The Impact of Catholic Schools

Following are a few interesting statistics on the reality of a Catholic education.

Those who attended a Catholic elementary school are more likely than those who did not to say the following are “very” important to their sense of what it means to be a Catholic:

  • Helping those in need (54% who attended Catholic schools compared to 44% who did not)
  • Living a life consistent with Church teaching (46% who attended Catholic schools compared to 30% who did not)
  • Having devotion to Mary (41% who attended Catholic schools compared to 35% who did not)
  • Receiving the Eucharist (71% who attended Catholic schools compared to 58% who did not)

Those who attended a Catholic high school are more likely than those who did not to say that the following are “very” important to their sense of what it means to be a Catholic:

  • Helping those in need (56% who attended Catholic schools compared to 46% who did not)
  • Living a life consistent with Church teaching (49% who attended Catholic schools compared to 33% who did not) 
  • Meaningfulness of Holy Orders (62% who attended Catholic schools compared to 45% who did not)
  • More likely to believe the Eucharist is most meaningful to them (37% who attended Catholic schools compared to 22% who did not)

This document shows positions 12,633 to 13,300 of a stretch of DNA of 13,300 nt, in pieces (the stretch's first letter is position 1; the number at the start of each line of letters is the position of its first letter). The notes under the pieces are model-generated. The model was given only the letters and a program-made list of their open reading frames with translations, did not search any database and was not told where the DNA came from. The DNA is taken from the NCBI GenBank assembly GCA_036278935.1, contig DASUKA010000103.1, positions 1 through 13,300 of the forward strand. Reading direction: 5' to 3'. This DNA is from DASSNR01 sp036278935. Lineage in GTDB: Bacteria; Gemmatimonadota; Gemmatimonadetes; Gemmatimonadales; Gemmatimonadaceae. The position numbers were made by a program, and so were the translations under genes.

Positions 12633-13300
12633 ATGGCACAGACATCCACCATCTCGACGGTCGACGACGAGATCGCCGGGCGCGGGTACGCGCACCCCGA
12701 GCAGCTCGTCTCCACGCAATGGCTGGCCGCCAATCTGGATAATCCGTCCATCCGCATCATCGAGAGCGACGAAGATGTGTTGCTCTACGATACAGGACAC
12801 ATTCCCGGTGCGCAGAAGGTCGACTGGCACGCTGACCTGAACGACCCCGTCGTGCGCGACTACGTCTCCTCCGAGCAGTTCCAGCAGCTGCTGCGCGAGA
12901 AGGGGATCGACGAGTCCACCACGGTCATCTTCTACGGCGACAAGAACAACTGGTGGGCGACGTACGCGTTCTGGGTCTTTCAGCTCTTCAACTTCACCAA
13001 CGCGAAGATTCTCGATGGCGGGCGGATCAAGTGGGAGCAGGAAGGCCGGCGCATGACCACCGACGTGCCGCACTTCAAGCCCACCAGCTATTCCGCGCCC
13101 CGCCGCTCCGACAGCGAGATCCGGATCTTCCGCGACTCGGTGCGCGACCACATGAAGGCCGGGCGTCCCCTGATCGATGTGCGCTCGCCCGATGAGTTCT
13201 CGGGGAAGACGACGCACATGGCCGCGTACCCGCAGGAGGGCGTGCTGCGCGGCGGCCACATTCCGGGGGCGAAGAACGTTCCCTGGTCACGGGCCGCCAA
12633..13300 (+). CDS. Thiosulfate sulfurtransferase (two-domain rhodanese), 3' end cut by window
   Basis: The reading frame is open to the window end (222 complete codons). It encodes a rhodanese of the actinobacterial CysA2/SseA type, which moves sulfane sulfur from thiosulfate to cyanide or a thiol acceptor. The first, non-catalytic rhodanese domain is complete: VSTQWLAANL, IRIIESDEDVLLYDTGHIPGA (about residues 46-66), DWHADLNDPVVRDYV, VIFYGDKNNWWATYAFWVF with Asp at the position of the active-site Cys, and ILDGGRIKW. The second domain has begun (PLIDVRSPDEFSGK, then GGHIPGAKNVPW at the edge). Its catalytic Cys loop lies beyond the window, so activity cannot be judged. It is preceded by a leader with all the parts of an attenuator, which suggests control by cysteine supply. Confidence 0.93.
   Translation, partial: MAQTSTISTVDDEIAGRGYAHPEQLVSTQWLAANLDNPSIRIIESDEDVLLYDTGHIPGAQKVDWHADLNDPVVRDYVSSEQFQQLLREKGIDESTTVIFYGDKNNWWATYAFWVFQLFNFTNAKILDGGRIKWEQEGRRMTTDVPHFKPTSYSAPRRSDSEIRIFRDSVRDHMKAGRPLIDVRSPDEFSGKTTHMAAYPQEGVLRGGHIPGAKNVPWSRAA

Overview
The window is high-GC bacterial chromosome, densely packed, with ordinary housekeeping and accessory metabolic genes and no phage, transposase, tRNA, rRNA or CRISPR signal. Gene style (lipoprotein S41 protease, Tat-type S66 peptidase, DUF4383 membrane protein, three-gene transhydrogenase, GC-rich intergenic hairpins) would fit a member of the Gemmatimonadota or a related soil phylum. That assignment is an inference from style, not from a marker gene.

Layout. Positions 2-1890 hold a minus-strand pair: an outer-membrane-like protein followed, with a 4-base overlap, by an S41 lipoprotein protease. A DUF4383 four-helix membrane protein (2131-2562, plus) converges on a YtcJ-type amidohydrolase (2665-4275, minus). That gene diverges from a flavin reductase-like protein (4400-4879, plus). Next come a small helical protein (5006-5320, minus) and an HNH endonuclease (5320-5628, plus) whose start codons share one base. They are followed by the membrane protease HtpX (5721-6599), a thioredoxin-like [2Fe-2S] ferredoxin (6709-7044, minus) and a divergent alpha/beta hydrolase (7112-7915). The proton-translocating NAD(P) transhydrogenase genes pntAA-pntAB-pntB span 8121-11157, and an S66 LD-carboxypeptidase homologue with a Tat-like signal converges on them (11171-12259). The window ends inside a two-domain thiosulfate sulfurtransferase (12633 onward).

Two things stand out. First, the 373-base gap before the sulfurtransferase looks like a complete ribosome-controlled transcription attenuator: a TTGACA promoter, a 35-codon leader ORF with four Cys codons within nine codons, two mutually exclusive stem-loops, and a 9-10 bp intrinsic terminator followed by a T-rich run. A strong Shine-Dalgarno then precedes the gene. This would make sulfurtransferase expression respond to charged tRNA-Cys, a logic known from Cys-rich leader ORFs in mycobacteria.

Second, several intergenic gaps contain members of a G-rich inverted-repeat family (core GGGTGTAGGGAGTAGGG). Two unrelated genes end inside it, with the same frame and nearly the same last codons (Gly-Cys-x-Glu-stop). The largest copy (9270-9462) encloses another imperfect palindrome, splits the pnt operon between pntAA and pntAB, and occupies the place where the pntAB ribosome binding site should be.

• Men who attended a Catholic high school are more likely to have considered the vocation of priest or religious brother (32% overall).
  • Women who attended a Catholic high school are among the most likely to have considered the vocation of a nun or religious sister (25% overall).

Interestingly, 63% of those who attended a Catholic high school “strongly” agree that they are proud to be Catholic, compared to 54% who did not attend.

And 64% of those who attended a Catholic high school say their Catholic faith is at least “among the most important parts” of their life, compared to 40% of those who did not attend.

Keeping Catholic schools “viable and affordable” leaps out from the data as a pastoral priority.

Research from the Center for Applied Research in the Apostolate, Georgetown University, February 2008

Site by Solutio